One thing that bothered me in a lot of missions is that someone would tell you to loot the corpses or buildings, but then less than a minute later, he'd be yelling at me for taking too long. Looting is very important, because you'll need to eat any food you find to keep your stats up.
Your stat cores weaken over time, which makes you take more damage or run out of stamina faster. Eating, sleeping, or even smoking can increase these cores. Your horses run on the same system. It's kind of neat, and I've found enough food that it hasn't been a problem so far.
A problem with the overall mission structure is how rigid it is. You're never really given any meaningful freedom.
In one mission, a girl from camp named Tilly was being accosted by someone, and you're supposed to get him away from her. He threatens you, and says "what are you going to do about it?", so I shot him right between the eyes, as my cowboy instincts told me to do. Mission failed for "alerting the law". Because he comes back later, no matter how many times I tried to kill him quietly or away from town, I failed the mission. It's silly.
At the 35 hour mark, I got really tired of all the politics sprinkled throughout the game. It came to a head at a mission where you have to drive a cart full of suffragettes around to protest. I simply did not want to do it. I came back to the game a week later, and still didn't want to do it. I suffered through it, though, because every time I thought of this game, I wanted to continue until I remembered the suffragettes. I just want to be a cowboy and do cowboy things, not drive a slow-ass carriage around to hear political debates that were resolved well before I was born. There is absolutely no deviation allowed. You can't take the cart off of the main drag, or you will fail the mission. You cannot draw a gun, leave the cart, or throw punches at all. Those buttons simply don't work during this mission. All of your agency as a player is gone. At least they can't disable my TV's mute button.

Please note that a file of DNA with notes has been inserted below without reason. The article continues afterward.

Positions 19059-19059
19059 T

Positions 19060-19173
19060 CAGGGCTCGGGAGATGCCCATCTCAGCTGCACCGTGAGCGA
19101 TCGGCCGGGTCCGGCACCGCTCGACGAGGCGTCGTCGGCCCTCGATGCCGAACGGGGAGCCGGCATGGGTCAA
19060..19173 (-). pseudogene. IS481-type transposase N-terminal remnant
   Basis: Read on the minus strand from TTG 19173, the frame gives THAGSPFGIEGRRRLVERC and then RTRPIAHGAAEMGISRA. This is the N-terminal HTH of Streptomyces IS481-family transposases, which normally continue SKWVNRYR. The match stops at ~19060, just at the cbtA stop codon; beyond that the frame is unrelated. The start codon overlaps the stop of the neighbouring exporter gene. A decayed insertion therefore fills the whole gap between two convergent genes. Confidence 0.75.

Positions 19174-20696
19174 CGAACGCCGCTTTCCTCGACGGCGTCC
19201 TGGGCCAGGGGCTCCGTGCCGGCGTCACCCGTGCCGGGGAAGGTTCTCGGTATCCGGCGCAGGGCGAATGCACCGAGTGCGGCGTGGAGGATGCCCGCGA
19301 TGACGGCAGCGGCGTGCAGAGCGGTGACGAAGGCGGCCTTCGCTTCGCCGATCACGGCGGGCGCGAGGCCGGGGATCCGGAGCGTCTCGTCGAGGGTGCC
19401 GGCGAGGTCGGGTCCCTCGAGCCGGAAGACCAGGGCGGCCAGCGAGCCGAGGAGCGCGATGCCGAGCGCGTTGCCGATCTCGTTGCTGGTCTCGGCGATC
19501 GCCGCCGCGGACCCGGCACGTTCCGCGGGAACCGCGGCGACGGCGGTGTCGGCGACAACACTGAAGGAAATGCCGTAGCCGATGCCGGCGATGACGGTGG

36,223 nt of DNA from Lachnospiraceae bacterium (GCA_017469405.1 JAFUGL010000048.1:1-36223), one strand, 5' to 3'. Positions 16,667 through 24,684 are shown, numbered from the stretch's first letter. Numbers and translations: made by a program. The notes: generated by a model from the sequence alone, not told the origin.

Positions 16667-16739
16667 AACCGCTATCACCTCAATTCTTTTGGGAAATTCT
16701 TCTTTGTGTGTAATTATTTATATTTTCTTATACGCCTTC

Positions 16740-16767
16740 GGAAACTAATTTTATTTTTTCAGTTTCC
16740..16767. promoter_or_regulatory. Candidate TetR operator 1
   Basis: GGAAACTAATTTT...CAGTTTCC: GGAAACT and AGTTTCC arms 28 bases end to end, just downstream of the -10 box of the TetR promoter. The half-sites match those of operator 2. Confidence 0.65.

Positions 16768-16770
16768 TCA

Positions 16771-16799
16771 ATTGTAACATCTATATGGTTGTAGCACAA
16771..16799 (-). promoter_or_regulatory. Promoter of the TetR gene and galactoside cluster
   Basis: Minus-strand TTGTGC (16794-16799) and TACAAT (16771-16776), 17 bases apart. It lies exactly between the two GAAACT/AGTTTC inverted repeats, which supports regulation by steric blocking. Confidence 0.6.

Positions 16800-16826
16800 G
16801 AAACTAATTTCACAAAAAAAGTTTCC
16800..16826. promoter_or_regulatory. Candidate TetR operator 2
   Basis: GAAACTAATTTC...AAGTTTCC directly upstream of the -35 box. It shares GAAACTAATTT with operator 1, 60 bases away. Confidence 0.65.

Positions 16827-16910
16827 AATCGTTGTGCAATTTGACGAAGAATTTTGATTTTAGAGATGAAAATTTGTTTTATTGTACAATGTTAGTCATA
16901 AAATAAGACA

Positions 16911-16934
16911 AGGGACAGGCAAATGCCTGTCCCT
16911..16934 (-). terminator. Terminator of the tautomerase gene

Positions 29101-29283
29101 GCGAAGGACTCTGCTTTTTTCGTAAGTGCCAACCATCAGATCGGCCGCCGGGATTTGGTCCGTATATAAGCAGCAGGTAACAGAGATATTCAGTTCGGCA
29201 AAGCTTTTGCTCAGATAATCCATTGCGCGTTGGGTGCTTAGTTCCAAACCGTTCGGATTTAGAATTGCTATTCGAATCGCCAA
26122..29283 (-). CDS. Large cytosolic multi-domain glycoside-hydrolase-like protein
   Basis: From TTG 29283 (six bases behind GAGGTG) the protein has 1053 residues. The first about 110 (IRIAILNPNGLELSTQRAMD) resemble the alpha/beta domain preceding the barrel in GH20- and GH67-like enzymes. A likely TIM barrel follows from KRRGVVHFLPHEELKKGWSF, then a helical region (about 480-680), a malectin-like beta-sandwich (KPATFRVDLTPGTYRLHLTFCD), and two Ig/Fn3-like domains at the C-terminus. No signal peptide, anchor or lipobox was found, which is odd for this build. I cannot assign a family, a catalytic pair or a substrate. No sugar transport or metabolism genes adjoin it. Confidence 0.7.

I already strongly disliked the last two carriage missions, because the vehicle is completely anti-fun to drive. Then in the epilogue, there are more carriage missions than in the entire "main" story. I really hate that thing.
Sometimes, a character mid-mission will ask you how you want to approach it. For example, Hosea and I were attempting to rob a house and steal their stagecoach. He asked if I wanted to attempt it stealthily at night, or to do it during the day, while he distracted them. I chose the daytime option, and was satisfied with how it went. Other times, it will be a more simple "send Bill to kill guy/go yourself".
Your fellow gang members are among the most important facets of the game. While I would have liked more optional bonding missions, most of the gang is well-realised and fleshed-out. Javier, however, gets little chance to shine, and ends up just kind of existing for most of the game. Even gang members who aren't around as long, like Kieran
, have a big moment to remember them by.
One character I am particularly torn on is Sadie Adler. From chapter 3 through to near the end of chapter 6, she is insane. For those chapters, in every single mission she appears in, she goes on a rampage at the worst possible time, and in one case, gets the balloonist killed. I liked him a lot in the short time we spent together, and I was really sad to see him go, but more angry that Sadie couldn't keep herself from going on a killing spree for one hour